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32 down: How Google celebrates 100 years of crosswords

Google commemorates a century of puzzle-fueled procrastination with a playable doodle of its own.

Google has transformed its home page into a playable doodle in honor of 100 years of crosswords.
Screenshot by Eric Mack/CNET

For a century, the crossword puzzle has been giving brainy types a socially acceptable way to waste half a morning (and the entire day on Sundays in the case of The New York Times puzzle). Google is celebrating the 100th anniversary of the famous puzzle with a doodle that transforms its search page into a puzzle itself with a nod to the granddaddy of all daily word games and its inventor, British-born Arthur Wynne.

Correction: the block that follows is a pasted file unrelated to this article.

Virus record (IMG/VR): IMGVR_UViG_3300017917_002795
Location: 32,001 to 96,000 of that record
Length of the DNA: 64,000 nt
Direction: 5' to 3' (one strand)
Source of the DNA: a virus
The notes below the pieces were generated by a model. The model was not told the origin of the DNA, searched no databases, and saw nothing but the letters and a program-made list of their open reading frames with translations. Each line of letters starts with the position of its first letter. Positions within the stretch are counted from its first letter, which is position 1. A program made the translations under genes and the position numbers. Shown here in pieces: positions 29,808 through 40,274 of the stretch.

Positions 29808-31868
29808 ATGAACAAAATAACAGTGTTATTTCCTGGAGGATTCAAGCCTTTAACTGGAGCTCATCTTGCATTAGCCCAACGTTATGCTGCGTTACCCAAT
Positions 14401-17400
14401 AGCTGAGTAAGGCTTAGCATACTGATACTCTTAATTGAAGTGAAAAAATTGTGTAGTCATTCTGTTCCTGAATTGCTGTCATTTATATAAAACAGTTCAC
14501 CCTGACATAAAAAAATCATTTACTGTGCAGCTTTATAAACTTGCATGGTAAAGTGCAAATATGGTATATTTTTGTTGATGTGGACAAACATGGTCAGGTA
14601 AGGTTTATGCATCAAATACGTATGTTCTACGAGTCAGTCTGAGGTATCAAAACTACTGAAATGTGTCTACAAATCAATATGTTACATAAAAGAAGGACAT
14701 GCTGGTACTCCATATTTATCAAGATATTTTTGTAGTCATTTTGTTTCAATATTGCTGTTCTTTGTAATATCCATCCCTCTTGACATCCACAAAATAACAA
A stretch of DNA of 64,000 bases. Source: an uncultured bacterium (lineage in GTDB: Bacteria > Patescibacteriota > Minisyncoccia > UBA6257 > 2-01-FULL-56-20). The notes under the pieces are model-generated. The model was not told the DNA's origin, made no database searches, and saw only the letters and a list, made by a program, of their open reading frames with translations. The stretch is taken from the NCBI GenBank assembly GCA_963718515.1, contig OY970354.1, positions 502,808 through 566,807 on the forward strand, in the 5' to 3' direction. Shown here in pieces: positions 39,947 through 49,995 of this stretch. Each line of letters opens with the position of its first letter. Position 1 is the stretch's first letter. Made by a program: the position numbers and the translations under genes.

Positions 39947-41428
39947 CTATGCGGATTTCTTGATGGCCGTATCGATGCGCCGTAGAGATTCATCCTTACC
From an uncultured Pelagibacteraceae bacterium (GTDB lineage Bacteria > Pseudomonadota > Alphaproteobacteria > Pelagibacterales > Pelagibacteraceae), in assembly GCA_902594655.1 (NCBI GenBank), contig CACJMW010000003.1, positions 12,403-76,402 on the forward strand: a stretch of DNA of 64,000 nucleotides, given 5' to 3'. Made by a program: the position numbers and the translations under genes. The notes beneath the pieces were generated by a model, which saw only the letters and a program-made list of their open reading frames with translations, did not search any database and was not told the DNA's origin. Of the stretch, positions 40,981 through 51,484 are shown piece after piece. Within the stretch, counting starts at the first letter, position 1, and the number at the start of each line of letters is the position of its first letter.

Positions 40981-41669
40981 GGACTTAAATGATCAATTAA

Wynne created the first puzzle in 1913 for the New York World, which he initially called a word-cross puzzle. Within weeks the name was changed to crossword, and the rest is history.

Google's tribute puzzle hides the first word (across) of the first crossword ever a dozen times in different arrangements within its boxes.

The doodle team brought in professional crossword constructor Merl Reagle to create a puzzle that would have broad appeal, according to a report by Slate, which spoke with the doodlers about the project.

For the most part, it's mission accomplished, with some very wide-ranging (and surprisingly old-timey) clues and only one self-referential Google hint. Oh, and the clue that reads "Amazon shocker" has nothing to do with that Amazon or drone delivery. Happy puzzling!